Create state-level office to coordinate state financial education policies. A state-level office dedicated to coordinating and promoting the state’s financial education programs and policies could further a state’s financial education policies, similar to an office created in Pennsylvania. The Office of Financial Education will help state agencies work together and with community-based and private-based sector partners to create and maintain a clearinghouse with an accurate and up-to-date inventory of help available throughout Pennsylvania.26 The Governor’s Task Force found “ … a multitude of resources already exist to help Pennsylvania’s working families build assets, increase incomes, improve financial literacy, and avoid financial abuse, but awareness of these resources is low among both working families and the professionals who provide or coordinate social services.”27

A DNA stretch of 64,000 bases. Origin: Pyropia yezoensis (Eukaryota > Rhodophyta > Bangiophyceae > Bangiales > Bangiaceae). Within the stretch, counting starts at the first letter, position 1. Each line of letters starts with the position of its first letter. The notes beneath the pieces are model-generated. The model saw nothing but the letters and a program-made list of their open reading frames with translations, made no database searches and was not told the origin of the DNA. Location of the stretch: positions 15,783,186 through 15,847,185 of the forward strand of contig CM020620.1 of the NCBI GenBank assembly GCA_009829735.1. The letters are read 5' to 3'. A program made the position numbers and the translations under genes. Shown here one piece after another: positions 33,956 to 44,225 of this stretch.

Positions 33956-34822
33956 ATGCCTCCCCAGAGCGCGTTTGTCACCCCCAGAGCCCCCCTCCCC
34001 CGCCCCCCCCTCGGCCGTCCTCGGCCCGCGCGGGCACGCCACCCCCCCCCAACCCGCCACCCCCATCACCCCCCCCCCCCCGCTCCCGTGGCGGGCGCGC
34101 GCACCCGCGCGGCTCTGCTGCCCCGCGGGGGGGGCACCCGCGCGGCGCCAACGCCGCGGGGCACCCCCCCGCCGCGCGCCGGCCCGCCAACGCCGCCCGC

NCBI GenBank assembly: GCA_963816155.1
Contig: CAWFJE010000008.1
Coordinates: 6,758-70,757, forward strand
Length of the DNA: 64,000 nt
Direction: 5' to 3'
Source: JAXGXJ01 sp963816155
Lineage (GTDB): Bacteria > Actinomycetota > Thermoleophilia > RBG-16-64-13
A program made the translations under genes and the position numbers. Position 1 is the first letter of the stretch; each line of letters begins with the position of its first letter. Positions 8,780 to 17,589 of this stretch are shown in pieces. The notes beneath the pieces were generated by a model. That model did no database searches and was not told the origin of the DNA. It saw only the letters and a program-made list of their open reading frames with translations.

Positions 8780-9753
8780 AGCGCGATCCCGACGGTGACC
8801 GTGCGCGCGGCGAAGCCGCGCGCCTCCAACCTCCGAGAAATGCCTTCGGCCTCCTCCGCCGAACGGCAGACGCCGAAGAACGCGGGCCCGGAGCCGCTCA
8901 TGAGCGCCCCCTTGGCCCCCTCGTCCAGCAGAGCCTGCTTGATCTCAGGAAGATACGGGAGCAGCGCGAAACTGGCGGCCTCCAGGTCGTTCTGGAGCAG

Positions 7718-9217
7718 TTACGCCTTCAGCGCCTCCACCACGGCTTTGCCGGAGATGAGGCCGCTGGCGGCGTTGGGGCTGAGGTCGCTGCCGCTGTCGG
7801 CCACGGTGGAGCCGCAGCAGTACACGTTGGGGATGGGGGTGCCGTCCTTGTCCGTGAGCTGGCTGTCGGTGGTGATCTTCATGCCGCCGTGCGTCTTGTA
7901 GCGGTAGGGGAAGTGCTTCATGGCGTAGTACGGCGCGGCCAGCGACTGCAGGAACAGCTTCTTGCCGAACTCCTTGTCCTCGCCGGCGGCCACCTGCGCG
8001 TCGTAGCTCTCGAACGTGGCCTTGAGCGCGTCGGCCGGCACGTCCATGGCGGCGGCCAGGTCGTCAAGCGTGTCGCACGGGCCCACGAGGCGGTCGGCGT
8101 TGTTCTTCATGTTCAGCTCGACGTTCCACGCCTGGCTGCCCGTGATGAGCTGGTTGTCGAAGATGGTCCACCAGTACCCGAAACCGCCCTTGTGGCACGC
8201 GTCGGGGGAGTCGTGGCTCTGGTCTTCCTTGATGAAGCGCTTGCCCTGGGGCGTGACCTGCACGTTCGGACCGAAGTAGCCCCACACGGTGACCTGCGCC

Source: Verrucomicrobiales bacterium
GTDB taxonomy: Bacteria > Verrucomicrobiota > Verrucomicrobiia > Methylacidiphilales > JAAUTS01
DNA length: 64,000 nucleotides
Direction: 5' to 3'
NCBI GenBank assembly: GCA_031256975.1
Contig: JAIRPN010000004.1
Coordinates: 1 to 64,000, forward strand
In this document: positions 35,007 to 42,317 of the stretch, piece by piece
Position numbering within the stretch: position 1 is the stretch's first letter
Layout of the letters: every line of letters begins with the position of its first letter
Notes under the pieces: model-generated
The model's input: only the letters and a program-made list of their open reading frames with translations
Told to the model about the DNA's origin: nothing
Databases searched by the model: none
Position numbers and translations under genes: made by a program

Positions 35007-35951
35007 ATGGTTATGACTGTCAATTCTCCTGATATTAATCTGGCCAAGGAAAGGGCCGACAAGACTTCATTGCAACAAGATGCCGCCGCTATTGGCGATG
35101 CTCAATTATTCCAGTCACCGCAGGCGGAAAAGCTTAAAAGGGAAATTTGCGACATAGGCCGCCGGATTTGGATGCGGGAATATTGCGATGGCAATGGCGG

Include financial education in assistance programs. States could include financial education efforts for low-income families through the Temporary Assistance for Needy Families (TANF) program. Legislatures could recognize participation in financial literacy training as an approved work activity meeting the 30-hour per week work requirement for TANF recipients, similar to the state of Illinois. TANF funds can be used to support financial education strategies. States could also increase funding for individual development account (IDA) programs, which often include financial education as part of participation requirements.